Proper authorisation of people in diaconal ministry situations is extremely important. For those receiving the ministry, it gives reassurance of qualification, training, supervision and lifelong commitment to God’s work. For those performing the ministry, it gives spiritual foundations, ethical responsibilities, standards of operating, lines of accountability and recognition of vocation. Such people are genuine and not ‘filling in’ until the real minister shows up. Historically in our Catholic Church, authorisation for ordinary sacramental and liturgical ministry is called ordination. No other lay ministries (such as pastoral associate or catechist) have the same traditional, affective or operational qualities.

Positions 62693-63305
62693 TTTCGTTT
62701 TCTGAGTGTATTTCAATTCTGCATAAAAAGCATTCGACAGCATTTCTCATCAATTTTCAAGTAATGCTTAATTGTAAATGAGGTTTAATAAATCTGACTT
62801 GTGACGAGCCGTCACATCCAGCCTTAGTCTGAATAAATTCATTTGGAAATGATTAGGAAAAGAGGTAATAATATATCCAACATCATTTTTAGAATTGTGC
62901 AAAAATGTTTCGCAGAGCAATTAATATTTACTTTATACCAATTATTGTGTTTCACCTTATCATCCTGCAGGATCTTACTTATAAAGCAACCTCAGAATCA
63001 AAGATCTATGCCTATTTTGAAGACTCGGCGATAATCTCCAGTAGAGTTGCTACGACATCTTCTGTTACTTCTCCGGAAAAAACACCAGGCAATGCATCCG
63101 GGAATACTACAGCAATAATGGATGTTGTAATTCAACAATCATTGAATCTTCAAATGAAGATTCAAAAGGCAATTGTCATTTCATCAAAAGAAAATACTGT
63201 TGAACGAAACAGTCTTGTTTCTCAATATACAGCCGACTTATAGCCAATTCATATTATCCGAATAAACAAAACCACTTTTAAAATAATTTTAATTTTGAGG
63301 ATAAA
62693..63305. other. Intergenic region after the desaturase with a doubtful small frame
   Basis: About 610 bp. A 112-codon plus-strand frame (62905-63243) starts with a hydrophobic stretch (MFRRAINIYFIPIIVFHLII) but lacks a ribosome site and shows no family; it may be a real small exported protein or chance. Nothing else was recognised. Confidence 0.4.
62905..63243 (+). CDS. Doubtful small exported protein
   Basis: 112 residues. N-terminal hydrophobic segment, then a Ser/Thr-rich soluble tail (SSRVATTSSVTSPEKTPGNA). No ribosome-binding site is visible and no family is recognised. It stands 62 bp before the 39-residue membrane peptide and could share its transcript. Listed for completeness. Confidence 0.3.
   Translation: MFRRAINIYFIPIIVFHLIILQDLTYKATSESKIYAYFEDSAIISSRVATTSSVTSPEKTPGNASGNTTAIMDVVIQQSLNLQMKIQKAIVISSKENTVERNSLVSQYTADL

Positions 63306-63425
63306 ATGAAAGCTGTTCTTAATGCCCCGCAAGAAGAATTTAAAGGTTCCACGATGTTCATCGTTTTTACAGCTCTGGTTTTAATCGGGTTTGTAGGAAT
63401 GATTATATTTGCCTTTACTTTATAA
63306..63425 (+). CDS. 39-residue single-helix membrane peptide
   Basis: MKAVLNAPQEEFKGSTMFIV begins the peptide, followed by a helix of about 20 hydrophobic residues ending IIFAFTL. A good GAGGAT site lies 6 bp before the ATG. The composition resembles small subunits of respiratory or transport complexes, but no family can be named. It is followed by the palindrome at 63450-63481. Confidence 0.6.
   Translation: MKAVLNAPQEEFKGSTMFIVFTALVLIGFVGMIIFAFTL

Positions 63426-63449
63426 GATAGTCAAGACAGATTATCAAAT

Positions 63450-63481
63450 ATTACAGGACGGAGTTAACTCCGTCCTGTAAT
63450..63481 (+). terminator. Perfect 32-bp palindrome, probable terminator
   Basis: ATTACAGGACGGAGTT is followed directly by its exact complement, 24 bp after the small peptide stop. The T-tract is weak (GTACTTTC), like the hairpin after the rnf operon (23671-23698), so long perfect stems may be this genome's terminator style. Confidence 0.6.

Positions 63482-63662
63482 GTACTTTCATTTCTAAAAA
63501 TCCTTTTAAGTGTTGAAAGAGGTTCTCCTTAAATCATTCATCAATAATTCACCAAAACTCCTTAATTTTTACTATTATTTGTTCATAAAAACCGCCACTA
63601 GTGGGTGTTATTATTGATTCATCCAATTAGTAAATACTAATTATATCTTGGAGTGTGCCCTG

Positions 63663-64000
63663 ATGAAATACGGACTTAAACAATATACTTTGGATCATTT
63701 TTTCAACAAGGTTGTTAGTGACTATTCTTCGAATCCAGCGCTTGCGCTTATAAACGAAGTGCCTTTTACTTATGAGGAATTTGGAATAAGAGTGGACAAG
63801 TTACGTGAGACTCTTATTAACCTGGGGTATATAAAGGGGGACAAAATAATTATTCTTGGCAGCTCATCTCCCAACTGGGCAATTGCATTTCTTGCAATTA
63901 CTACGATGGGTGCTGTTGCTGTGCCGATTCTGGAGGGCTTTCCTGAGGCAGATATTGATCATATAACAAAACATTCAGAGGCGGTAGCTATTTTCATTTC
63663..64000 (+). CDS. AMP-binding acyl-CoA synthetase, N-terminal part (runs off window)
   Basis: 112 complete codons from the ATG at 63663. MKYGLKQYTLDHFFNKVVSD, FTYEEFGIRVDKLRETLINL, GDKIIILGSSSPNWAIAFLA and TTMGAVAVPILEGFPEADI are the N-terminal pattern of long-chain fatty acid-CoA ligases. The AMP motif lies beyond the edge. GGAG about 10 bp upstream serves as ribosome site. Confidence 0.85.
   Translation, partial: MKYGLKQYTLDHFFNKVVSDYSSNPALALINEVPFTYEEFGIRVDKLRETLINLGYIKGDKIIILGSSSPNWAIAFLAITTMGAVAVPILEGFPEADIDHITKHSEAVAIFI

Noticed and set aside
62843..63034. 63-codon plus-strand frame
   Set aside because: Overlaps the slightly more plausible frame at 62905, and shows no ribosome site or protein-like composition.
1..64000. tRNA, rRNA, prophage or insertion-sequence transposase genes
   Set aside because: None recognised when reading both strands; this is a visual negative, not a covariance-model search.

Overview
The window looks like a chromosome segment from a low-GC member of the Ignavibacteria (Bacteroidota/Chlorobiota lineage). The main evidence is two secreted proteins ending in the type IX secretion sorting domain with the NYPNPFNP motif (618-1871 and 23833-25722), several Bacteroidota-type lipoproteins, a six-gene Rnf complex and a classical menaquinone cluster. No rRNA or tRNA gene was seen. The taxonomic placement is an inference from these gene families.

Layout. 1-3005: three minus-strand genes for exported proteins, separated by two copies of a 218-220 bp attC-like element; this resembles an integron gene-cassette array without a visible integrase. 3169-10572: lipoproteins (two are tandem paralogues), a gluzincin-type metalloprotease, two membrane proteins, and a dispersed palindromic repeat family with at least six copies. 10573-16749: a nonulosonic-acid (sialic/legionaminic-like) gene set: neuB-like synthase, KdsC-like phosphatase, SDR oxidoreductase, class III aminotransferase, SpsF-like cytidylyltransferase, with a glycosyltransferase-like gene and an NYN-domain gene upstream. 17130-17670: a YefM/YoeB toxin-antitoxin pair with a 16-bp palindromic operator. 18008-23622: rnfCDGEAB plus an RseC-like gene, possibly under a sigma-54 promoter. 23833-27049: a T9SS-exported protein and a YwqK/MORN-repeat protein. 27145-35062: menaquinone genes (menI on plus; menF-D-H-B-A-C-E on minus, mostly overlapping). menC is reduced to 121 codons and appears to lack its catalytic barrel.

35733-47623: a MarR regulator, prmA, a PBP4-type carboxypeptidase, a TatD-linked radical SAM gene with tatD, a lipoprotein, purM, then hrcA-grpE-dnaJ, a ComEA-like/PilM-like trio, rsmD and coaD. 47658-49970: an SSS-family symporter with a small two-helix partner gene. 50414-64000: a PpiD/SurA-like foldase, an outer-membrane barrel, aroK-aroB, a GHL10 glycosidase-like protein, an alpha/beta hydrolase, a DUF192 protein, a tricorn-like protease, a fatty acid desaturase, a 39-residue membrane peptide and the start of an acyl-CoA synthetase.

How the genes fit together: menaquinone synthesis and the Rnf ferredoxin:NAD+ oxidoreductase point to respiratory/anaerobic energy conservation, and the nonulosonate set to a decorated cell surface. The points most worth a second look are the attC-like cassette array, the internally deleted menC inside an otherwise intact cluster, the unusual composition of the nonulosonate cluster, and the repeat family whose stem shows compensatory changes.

'As a pastoral worker and chaplain, I practice many diaconal ministries, overseen by my bishop. I lead liturgies, preach and distribute communion, especially in marginal settings like remote towns, schools, nursing homes and prisons. However, it is always in a volunteer or extraordinary capacity. Unlike the permanent vocation of a deacon, these activities are seen as provisional and contingent.'


In situations of liturgical need, bishops and parishes already seek creative solutions. Often they call upon someone who is close by, faithful, spiritually mature, valued by the community and willing to learn. For some, this is a temporary and part-time responsibility. However, for others, it is a deeper calling that they are willing to pursue further.

Those ‘on the margins’ exist everywhere, in short-term or enduring situations. Even the most privileged may lack access to sacraments and liturgy. When ministers are prepared to reach out, there is a great yearning for, and appreciation of, such ministry. Deacons build bridges between the marginal or non-attendant people of God and the institutional Church.